I have seen people who should know better try to put all the blame on the end consumers and the parents of the dead child, but the people who make, distribute and sell this product know exactly what they are doing. They know the product is dangerous and they have obviously spent money with lawyers to find legal ways that they can continue to sell it. I have also seen people expressing sympathy for the parents of the dead child, saying that they have suffered enough. These parents might be ignorant of science or the truth, but I'm not sure that the same sympathy would be shown if they had harmed the child in some other way. They fed their child with something that every rational person knows is dangerous; they fed their child something that is labelled "Not for human consumption"; they didn't for a moment think that the label "Bath milk" meant that they should wash the children rather than feed them the milk.

It is almost obscene that someone can use a loophole in the law to sell a dangerous product to the public, particularly when it is obvious that they know the thing is dangerous and they do not care. If Mountain View Farm Share were to decide to go into a different line of business and convert their milking shed into a laboratory for the manufacture of methamphetamine the police would be all over them like a cheap suit and labelling the plastic bags "Bath Salts" and "Not for human consumption" would be ridiculed if offered as a defence in court.

I have no real problem with people charging a little bit more for "organic" products because it is just a form of voluntary taxation (organic homogenised and pasteurised full cream milk sells for $4.15 per litre in my local health food shop, and is nutritionally and chemically identical to the milk sold for $1 per litre in the local supermarket), but when the naturalistic fallacy is used to promote dangerous products it is time for action. The sale of raw milk, however it is labelled, should be totally banned, and people who produce, package, distribute or sell it should be treated in exactly the same way as people who do these things with illegal drugs.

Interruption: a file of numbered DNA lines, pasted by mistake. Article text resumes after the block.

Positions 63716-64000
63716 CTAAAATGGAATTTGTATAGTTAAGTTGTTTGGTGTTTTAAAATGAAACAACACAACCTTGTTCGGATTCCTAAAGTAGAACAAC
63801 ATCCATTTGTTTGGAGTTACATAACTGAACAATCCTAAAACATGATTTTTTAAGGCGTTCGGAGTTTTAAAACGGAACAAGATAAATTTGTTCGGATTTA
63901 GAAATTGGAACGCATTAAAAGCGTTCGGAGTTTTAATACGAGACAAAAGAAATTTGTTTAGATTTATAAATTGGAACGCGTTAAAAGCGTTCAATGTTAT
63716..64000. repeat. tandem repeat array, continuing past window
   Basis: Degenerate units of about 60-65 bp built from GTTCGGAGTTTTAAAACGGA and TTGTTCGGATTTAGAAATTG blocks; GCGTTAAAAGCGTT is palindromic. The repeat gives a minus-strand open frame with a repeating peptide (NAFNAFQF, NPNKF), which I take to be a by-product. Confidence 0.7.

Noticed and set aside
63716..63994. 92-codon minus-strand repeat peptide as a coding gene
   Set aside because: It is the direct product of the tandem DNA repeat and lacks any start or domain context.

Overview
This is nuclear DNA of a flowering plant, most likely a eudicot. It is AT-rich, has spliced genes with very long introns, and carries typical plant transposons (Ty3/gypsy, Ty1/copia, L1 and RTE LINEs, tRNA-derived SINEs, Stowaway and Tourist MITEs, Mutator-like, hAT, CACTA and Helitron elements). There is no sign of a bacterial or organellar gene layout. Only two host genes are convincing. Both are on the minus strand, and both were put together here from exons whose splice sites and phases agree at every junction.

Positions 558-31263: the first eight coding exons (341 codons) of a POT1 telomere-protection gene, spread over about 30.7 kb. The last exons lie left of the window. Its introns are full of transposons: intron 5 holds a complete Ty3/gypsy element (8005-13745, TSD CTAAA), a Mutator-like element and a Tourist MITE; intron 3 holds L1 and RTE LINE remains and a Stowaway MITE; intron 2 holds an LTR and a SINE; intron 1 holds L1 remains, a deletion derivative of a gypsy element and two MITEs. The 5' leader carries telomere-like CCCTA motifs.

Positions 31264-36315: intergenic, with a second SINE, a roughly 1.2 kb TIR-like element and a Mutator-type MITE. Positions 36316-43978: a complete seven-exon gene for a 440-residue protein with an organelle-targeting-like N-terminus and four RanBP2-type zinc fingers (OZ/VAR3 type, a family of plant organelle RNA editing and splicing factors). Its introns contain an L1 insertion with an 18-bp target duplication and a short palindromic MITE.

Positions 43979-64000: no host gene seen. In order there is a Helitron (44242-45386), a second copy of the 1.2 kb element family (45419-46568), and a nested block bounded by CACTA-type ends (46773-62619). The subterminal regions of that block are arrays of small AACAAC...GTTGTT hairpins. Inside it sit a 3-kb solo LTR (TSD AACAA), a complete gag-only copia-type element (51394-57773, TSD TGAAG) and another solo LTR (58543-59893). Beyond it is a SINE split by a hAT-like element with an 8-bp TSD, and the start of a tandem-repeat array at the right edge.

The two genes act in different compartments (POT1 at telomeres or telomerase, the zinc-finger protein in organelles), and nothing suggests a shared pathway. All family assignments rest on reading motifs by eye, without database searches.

The dairy has the following statement on their web page:

"Voluntarily"? Pull the other one. Here is what the Australian Competition and Consumer Commission has to say, and here is the official government announcement of the recall. They volunteered after they were told to. And that web site address in the recall notice and on the bottles of milk? It has been "fixed" so that it no longer works.

Mountain View have now closed their Facebook page because they didn't like the comments. It will be a better day when they close their web site selling raw milk and close the business as well.

"Ethical"? They wouldn't recognise an ethic if it jumped up and bit them on the face.

See more Lola here

December 20, 2014

Merry Christmas (20/12/2014)